Surrounded by wealth and living with abundant resources in Manhattan, 12-year-old cello prodigy Reggie, lives a solitary life lacking only frequently absent parents and friends. Estranged from family, having slacker boyfriend troubles, and fired from her waitressing job, sometimes musician 23-year-old Eleanor needs a new place to live and a new job.
The enduring friendship between the Walling and Ostroff families is tested when Nina, the prodigal Ostroff daughter, returns home for the holidays after a five-year absence and enters into an affair with David, head of the Walling family.
In the throes of a quarter-life crisis, Megan panics when her boyfriend proposes, then, taking an opportunity to escape for a week, hides out in the home of her new friend, 16-year-old Annika, who lives with her world-weary single dad.
Chloë Grace Moretz,
When a group of old college friends reunite over a long weekend after one of them attempts suicide, old crushes and resentments shine light on their life decisions, and ultimately push friendships and relationships to the brink.
Sarah begins to confront her shortcomings after she rejects her boyfriend's hasty proposal and soon finds herself in a rebound romance. Meanwhile, her sister Beth is immersed in the details of her wedding.
Beautiful, wild, funny, and lost, Katie Kampenfelt takes a year off before college to find herself, all the while chronicling her adventures in an anonymous blog into which she pours her ... See full summary »
Jenny Farrell has led an openly gay life - except with her conventional family. When she finally decides to start a family and marry the woman they thought was just her roommate, the small,... See full summary »
Mary Agnes Donoghue
Two New York City girls make a pact to lose their virginity during their first summer out of high school. When they both fall for the same street artist, the friends find their connection tested for the first time.
Alex is a 16-year-old misfit and high school dropout. In a final attempt to set Alex straight, her adoptive mother signs her up for an internship at a farm where Alex meets thirty-something... See full summary »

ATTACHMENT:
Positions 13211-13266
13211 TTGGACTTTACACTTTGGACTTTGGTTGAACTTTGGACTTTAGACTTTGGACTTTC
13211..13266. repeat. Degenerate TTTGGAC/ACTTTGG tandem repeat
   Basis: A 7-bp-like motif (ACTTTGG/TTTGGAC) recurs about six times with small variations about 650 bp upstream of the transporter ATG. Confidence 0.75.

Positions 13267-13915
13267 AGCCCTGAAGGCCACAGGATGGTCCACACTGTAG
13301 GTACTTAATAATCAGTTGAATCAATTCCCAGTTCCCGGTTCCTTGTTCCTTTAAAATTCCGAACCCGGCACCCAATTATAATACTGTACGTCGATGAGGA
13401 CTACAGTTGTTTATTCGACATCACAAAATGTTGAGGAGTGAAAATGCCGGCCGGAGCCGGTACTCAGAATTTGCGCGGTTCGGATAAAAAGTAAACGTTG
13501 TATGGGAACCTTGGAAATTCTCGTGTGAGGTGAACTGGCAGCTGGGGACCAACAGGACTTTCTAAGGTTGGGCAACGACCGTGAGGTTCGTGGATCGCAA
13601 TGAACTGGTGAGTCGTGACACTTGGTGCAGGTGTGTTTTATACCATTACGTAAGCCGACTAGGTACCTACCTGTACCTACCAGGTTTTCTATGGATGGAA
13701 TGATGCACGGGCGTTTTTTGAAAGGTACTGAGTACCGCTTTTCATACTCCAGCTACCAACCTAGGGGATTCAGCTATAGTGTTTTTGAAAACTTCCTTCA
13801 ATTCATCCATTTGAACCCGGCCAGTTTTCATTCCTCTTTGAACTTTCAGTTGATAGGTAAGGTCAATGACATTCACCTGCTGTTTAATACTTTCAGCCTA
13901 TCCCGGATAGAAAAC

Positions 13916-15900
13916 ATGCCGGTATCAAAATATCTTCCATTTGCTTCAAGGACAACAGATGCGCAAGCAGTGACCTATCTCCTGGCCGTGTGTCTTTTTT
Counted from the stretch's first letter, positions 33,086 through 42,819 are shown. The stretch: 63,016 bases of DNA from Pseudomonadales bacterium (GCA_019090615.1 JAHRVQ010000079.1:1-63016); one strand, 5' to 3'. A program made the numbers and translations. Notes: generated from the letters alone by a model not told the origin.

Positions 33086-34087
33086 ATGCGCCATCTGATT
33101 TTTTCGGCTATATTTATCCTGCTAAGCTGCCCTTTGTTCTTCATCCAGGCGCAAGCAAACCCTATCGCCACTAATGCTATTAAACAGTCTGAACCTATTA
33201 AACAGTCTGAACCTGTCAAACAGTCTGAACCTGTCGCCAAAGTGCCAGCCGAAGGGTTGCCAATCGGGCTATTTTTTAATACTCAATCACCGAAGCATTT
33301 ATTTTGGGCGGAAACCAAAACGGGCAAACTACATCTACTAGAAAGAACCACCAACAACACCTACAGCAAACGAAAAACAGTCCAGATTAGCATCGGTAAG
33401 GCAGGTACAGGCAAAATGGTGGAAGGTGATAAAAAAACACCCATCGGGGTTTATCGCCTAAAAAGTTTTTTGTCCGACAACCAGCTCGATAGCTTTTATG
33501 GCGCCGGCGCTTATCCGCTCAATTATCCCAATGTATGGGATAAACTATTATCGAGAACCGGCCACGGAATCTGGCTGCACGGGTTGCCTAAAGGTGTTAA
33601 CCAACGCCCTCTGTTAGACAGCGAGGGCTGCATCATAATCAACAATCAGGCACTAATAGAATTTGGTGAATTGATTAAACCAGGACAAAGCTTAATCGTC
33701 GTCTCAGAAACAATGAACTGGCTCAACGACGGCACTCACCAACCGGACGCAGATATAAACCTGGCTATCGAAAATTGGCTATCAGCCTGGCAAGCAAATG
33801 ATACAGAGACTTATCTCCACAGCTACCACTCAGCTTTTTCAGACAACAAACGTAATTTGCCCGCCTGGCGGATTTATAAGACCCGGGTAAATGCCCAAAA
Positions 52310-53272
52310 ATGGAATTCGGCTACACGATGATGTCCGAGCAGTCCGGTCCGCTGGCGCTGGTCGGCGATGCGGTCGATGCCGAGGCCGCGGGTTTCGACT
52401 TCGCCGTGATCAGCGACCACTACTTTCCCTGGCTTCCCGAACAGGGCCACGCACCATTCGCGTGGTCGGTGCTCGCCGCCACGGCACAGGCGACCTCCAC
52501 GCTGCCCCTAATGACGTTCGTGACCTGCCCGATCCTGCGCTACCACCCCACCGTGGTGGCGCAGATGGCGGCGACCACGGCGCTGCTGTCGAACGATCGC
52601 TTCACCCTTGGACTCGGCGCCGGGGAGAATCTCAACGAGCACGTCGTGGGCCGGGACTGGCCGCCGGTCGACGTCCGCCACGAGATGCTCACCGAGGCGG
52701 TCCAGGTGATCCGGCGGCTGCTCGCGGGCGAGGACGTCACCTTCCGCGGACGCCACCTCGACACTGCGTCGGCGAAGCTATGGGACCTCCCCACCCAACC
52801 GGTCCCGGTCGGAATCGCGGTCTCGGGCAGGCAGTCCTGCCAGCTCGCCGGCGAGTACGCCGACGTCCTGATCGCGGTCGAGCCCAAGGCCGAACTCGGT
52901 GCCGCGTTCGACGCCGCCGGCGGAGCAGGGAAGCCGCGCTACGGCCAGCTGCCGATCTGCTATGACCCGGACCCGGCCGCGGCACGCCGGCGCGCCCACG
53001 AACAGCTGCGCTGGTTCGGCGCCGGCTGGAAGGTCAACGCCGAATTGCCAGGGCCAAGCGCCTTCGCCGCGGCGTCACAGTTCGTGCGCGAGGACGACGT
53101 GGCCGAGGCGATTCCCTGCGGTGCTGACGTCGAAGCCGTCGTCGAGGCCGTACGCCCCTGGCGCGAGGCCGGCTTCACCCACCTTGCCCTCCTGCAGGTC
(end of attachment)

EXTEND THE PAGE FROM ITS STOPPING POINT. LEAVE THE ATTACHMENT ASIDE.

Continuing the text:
Leighton Meester and Adam Brody are married in real life. See more »
Watch where you're going, bitch!
Thanks for cutting me off.
You almost knocked my side view mirror off, slut.
You are lucky I have to be somewhere or I'd fuck your ass up right now.
See more »
Life Partners can be viewed as a feminist version of the typical boy meets girl trope, but this film focuses more heavily on the friendship between two women. Paige, played by Gillian Jacobs is an uptight lawyer who is complemented by Sasha's care-free attitude. Paige hopes to meet a man that she likes as much as Sasha but believes it is impossible until she meets Tim. Sasha seems to be free falling through life as she blazes through relationships with various women and jobs she doesn't like while she attempts to become a musician. The movie opens with the quirky friendship between Paige and Sasha as they attend a local Pride Parade and they watch America's Next Top Model. The plot lures you in with the typical romantic comedy and chick flick aspects but you soon realize that this film has more than its face value. Life Partners quickly becomes a film that delves into real life problems, such as settling down in life and holding onto the friends you have because they seem to be the only ones that can keep you afloat. The plot, although mostly female driven, can easily resonate with people of all genders. It does not have the perfect ending for every character and thus seems more realistic than any film like it.
Involving almost a full cast of female characters, Life Partners easily passes the Bechdel test that seems to be a challenge for most films. With the help of their other friends, all the females in this movie truly grow at their own pace and staggered to seem more natural than other romantic comedies illustrate. Susanna Fogel did an amazing job of writing and directing a film that achieves a perfect a quirky comedy that balances humor with drama and normalizes the LGBT culture, which most other films find hard to achieve. Fogel also successfully avoided the cliché of "best friends being in love" that completely elevated the story line. The chemistry between the characters leads you to believe that the actresses posses the same chemistry in everyday life.
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